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Aparecida Vilaça

This article is an ethnographic essay on the notion of an 'ontological turn', taken here in its literal sense of ontological change. It explores a specific sociocosmological transformation – one resulting from the conversion of an Amazonian people, the Wari', to Christianity – via the concept of ontology. The central question here concerns the relationship between an Amazonian animist/perspectivist ontology and the naturalism characteristic of Christian-Western thought. Through a critical reading of the notion of ontological change advanced by Descola (2013) in Beyond Nature and Culture, the article aims to show that the transformation experienced by the Wari' with the arrival of Christianity can be described neither as a linear transition between ontologies, nor as the result of the foregrounding of conceptions or kinds of relationship previously found in an encompassed form. The separation between humans and animals, and the constitution of an inner self typical of Christian naturalism, are becoming gradually absorbed into the Wari' world now but were non-existent and inconceivable in their traditional universe. An examination of the translation choices made by the Evangelical missionaries from the New Tribes Mission and the apprehension of these ideas by the Wari' suggests a complex and non-linear transition between the two ontologies.

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Shu-Yuan Yang

Christianity functions as a significant identity marker for the Bunun, an Austronesian-speaking indigenous people of Taiwan. However, identity construction and boundary maintenance are not given by them as immediate reasons for conversion. Instead, the continuity between Bunun traditional beliefs and Christianity is commonly viewed as the most important reason why the latter took strong hold among the Bunun. This article aims to explain why this is so, and to illustrate how the Bunun have transformed Christianity from a foreign religion into something that is familiar, indigenous, and of their own. Among the local Christians, theology is downplayed in favor of piety, which is cultivated and expressed through practical activities. Healing, in particular, is seen as a demonstration of the power of the Christian God and constitutes the Bunun experience of Christianity.

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Introduction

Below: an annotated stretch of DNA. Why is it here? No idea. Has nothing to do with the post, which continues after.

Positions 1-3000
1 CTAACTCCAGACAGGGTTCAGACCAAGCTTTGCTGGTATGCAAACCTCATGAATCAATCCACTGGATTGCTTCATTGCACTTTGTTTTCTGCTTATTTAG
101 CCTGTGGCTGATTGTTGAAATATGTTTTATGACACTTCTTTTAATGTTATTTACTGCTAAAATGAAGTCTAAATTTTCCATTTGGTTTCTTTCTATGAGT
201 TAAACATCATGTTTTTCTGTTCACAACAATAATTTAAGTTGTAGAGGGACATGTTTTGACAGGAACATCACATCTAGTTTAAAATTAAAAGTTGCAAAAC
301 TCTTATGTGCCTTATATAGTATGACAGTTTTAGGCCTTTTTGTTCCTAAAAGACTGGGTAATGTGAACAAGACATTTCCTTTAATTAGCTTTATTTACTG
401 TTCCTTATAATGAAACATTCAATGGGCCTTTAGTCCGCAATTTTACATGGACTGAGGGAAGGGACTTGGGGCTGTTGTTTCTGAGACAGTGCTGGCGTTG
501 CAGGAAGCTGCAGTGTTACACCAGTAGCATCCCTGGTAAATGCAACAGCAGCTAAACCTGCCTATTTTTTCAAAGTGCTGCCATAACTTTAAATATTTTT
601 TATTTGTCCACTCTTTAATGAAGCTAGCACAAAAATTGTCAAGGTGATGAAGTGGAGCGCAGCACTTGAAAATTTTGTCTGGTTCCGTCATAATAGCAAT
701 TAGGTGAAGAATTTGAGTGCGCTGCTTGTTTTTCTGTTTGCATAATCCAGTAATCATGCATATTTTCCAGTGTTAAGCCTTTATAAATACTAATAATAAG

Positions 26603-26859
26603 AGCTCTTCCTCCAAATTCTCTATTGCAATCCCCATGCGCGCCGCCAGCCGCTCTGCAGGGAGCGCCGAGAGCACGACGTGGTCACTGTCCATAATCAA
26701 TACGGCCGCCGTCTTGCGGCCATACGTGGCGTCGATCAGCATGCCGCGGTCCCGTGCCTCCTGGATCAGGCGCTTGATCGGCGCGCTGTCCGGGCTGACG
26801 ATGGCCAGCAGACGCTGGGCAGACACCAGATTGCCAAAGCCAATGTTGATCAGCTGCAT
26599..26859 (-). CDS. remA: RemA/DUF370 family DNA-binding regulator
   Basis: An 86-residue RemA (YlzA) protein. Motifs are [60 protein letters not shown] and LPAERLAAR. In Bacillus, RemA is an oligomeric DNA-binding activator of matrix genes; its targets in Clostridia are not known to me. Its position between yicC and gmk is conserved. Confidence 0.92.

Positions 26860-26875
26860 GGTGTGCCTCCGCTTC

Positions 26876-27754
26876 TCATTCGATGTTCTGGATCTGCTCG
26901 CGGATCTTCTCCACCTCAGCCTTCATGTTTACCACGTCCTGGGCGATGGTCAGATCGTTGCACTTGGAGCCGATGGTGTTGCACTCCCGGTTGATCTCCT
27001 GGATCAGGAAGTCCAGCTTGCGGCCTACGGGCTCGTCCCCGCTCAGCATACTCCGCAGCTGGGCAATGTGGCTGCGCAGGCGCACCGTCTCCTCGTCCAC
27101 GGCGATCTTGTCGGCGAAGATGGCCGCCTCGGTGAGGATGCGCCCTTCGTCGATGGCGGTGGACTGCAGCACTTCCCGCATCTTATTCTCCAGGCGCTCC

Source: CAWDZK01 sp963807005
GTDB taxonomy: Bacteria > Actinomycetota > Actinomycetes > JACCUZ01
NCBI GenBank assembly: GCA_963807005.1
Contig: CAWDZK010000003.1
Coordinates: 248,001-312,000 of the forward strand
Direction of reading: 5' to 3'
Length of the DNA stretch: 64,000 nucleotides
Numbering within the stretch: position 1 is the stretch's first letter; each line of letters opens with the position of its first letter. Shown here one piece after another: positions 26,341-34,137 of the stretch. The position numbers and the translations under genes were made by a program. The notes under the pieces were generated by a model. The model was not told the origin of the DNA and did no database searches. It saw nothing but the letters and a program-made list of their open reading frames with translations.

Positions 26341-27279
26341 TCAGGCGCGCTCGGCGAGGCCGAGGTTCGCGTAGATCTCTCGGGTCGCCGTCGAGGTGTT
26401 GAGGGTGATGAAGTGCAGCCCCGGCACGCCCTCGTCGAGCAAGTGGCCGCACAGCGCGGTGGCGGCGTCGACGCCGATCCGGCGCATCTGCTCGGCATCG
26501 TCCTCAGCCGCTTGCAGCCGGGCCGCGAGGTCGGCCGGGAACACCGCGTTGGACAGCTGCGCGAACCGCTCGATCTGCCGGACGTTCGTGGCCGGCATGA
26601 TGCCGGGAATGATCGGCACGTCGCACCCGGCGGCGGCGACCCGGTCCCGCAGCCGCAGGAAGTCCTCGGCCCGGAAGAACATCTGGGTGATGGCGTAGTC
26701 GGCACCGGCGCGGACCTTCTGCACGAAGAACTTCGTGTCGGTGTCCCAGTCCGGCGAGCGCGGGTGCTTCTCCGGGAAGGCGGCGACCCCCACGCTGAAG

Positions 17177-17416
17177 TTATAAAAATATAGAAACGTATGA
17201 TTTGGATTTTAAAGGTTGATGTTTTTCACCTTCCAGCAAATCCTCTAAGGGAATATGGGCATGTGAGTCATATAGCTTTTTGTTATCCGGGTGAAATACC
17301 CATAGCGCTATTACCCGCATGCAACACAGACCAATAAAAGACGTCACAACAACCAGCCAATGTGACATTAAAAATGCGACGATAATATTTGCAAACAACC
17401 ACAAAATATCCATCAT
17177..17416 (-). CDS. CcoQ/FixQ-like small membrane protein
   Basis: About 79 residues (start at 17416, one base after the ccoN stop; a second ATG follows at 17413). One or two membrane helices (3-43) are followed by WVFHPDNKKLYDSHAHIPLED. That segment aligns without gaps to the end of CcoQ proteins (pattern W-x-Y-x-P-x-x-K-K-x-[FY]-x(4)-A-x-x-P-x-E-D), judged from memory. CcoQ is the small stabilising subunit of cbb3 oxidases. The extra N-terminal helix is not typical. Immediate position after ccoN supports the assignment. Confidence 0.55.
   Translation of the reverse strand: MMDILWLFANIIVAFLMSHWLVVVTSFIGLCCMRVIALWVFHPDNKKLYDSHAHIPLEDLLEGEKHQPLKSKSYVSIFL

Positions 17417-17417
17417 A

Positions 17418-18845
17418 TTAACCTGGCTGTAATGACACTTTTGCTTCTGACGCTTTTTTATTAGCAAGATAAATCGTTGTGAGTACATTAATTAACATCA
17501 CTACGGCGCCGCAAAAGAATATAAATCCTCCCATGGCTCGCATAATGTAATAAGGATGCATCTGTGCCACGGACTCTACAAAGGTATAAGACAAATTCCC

The Anthropology of Grace and the Grace of Anthropology

Michael Edwards and Méadhbh McIvor

can ignore Western jurisprudence?’ Recent moves, especially in the anthropology of Christianity, have drawn attention to the theologies and soteriologies that shape and govern human lives. Yet despite its central role in many Christian, and, as Pitt

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The Grace in Hierarchy

Seniors, God, and the Sources of Life in Southern Ethiopia

Julian Sommerschuh

has lost followers as many Aari have converted to Evangelical Christianity. Converts claim having converted to escape what they describe as the main problem of the indigenous way of life: the frequent breakdown of harmonious relations among kin. But

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Marxism and Christianity

Dependencies and Differences in Alasdair MacIntyre's Critical Social Thought

Peter McMylor

Alasdair MacIntyre, a leading moral philosopher in the English speaking world, was from his earliest intellectual formation influenced profoundly both by Christianity and Marxism. MacIntyre argues that Marxism has religious roots, in that it gains its vision of the good life of peace and reconciliation from Christianity, mediated by Hegel, but makes this life historically concrete. The article views MacIntyre's early intellectual career as a case study in the productive tension generated by an analysis of the connections between Christianity and Marxism. It is suggested that by examining the similarities and differences of these two traditions, MacIntyre points to the sources of radicalism that lie at the apparently conservative heart of western culture and reveals aspects of the continuing significance of this culture's religious background. He also points to the difficulties both traditions have in engaging with modern liberal culture.

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An Ethics of Response

Protestant Christians’ Relation with God and Elsewheres

Ingie Hovland